# Importing the libraries import numpy as np import matplotlib.pyplot as plt import pandas as pd

Let's import the dataset and make the feature matrix and the dependent variable vector

# Importing the dataset dataset = pd.read_csv('Position_Salaries.csv') X = dataset.iloc[:, 1:2].values y = dataset.iloc[:, 2].values

Now, we need to feature scale the data

# Feature Scaling from sklearn.preprocessing import StandardScaler sc_X = StandardScaler() sc_y = StandardScaler() X = sc_X.fit_transform(X) y = sc_y.fit_transform(y.reshape(-1, 1))

Now, we need to feature scale the data

# Fitting SVR to the dataset from sklearn.svm import SVR regressor = SVR(kernel = 'rbf') regressor.fit(X, y)

Fit the SVR algorithm to the dataset Let's predict the result

# Predicting a new result y_pred = regressor.predict([[6.5]]) y_pred = sc_y.inverse_transform(y_pred)

Finally, we can now visualize what our model has done!

# Visualising the SVR results plt.scatter(X, y, color = 'red') plt.plot(X, regressor.predict(X), color = 'blue') plt.xlabel('Position level') plt.ylabel('Salary') plt.show()

Let's have a look at the graph

In our example, we took a data set with a single output variable. What if you need to find multiple outputs? Suppose we add a new attribute named ** Job Satisfaction** into our data set which will describe how much satisfaction the employees get in an inclusive range of one to ten. Now our model would have to predict two outputs. Can we do that with our existing model?

The answer is no. SVR is inherently suitable to work with a single output problem. But sometimes you need to work with data containing multiple outputs(like the above example). In Scikit-learn there is a class named **MultiOutputRegressor** which can be used as a base regressor that will take an SVR to perform a multi-output regression task. The trick here is to train a separate SVR for each output. If there is any correlation between the target outputs, it will not consider that correlation. Hence, some issues may come out when your output variables hold correlations among them. In that case, you should use decision tree-based regression algorithms. Decision trees inherently handle multiple outputs and may perform better than SVR.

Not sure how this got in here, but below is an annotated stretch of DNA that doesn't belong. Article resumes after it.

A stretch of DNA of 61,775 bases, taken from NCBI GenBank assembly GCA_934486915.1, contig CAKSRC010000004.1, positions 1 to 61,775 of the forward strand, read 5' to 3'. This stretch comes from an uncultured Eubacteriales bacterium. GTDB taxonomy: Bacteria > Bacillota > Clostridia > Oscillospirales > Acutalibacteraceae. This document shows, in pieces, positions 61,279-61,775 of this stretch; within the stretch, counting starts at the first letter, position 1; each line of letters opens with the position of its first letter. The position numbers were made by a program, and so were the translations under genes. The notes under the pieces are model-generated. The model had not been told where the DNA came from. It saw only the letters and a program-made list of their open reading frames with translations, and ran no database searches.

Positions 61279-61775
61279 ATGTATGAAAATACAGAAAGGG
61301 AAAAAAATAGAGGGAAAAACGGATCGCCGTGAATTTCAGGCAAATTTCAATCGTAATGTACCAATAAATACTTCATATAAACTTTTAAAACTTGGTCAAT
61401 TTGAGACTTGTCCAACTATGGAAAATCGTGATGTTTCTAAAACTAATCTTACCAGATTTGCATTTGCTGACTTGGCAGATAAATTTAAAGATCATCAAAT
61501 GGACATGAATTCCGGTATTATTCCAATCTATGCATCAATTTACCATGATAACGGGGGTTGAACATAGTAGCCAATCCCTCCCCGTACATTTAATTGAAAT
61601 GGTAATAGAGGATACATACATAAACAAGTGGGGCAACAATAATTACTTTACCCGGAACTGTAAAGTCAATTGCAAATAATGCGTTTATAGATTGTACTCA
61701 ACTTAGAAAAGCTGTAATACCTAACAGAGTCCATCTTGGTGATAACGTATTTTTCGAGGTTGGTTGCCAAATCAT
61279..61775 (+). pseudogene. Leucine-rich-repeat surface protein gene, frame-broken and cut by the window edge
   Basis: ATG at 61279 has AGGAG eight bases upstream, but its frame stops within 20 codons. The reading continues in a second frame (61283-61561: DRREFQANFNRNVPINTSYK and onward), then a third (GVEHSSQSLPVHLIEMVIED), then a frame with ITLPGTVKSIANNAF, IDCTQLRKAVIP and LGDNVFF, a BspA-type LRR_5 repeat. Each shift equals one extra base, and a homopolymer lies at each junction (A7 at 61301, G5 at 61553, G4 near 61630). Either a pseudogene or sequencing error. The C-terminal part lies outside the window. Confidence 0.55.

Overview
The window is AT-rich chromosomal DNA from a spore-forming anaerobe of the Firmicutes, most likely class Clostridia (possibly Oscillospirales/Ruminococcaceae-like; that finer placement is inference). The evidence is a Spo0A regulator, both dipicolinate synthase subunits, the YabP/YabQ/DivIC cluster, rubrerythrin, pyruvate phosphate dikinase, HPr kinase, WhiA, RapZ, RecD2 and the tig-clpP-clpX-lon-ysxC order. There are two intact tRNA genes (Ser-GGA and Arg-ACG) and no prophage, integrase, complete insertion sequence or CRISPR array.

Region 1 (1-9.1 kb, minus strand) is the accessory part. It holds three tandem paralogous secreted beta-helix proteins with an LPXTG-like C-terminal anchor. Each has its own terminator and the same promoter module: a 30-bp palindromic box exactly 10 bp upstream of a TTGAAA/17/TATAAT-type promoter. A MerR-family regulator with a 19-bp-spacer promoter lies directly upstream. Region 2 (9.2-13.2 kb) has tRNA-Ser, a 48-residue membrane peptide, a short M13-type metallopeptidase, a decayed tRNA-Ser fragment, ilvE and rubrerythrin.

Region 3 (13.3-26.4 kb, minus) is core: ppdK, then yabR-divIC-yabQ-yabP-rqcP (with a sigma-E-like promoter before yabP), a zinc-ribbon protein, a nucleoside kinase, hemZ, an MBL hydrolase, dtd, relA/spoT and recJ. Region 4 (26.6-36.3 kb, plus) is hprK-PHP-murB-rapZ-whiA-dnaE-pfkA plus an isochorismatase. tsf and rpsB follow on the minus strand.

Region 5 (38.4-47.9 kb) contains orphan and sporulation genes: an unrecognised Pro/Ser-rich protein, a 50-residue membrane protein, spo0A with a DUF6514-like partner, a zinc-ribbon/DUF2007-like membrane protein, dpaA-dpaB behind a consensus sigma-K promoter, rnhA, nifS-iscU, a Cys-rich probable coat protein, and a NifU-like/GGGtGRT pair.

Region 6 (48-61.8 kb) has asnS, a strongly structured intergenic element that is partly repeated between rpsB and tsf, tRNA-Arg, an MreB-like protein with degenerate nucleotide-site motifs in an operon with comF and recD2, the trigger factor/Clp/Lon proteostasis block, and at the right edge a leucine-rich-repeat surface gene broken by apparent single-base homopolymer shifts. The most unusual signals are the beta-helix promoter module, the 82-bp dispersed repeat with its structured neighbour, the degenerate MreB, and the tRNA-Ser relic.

Let's talk about some applications of support vector regression. Though SVR sounds like just a regression algorithm, it has great uses in many areas especially in time series forecasting for stock prices.

Recall the idea of SVR. Here, you give a set of input vectors and defined an output. The SVR then fits a model and tries to learn from those input vectors and finally predicts the response for a given new input vector. While working with time series data like stock prices, you need to determine which will be the "feature vector".

This is because time series data is time-dependent i.e. there will be a lot of past values and you can not take everything as feature vectors. For example, you have a stock price data set that contains the prices of a single stock from the previous six months. Now, based on this data you want to forecast the future price of the stock.

Here, you have to transform the past data to build some feature vectors. There are many ways you can do this i.e. averaging the past one month's prices or the current price of the stock divided by the moving average. This will minimize the input vectors and make it easier for the SVR to fit them. SVR features are unordered x-y pairs, so you can not get a model that considers time order. If you want to maintain the time order, you can build separate SVRs i.e. one for the past 10 days, one for the past 1 month, etc. and then take the average of all the predictions and forecast the values.

There are some key benefits to choose a support vector machine for regression tasks. There are some drawbacks as well. Let's talk about them-

**The key advantages are-**

- SVM works really well with high-dimensional data. If your data is in higher dimensions, it is wise to use SVR.
- For data with a clear margin of separations, SVM works relatively well.
- When data has more features than the number of observations, SVM is one of the best algorithms to use.
- As a discriminative model, it need not to memorize anything about data. Therefore, it is memory efficient.

**Some drawbacks are-**

- It is a bad option when the data has no clear margin of separation i.e. the target class contains overlapping data points.
- It does not work well with large data sets.
- For being a discriminative model, it separates the data points below and above a hyperplane. So, you will not get any probabilistic explanation of the output.
- It is hard to understand and interpret SVM as its underlying structure is quite complex.

We discussed at the beginning that supports vector regression uses the idea of a support vector machine, a discriminative classifier actually, to perform regression. In a sense of operative nature, they are different. SVM performs classification where SVR performs regression. That's the basic difference between an SVM and an SVR. Are there other differences?

Well, yes. The differences lie in their optimization functions. The optimization function for an SVM is-

While SVR uses a slightly different optimization function-

In the tutorial, I tried to explain to you all the major aspects of support vector regression. The key takeaways of the tutorial are-

- Understanding what a Support Vector Machine is.
- The Intuition behind Support Vector Regression and implementing it in Python.
- The major uses of SVR and the advantages and disadvantages of using it.

Hope you got a clear idea about the topic. If you have any questions in mind about the concepts, please let me know in the comments. Your feedback will help me to make it better.

Happy Machine Learning!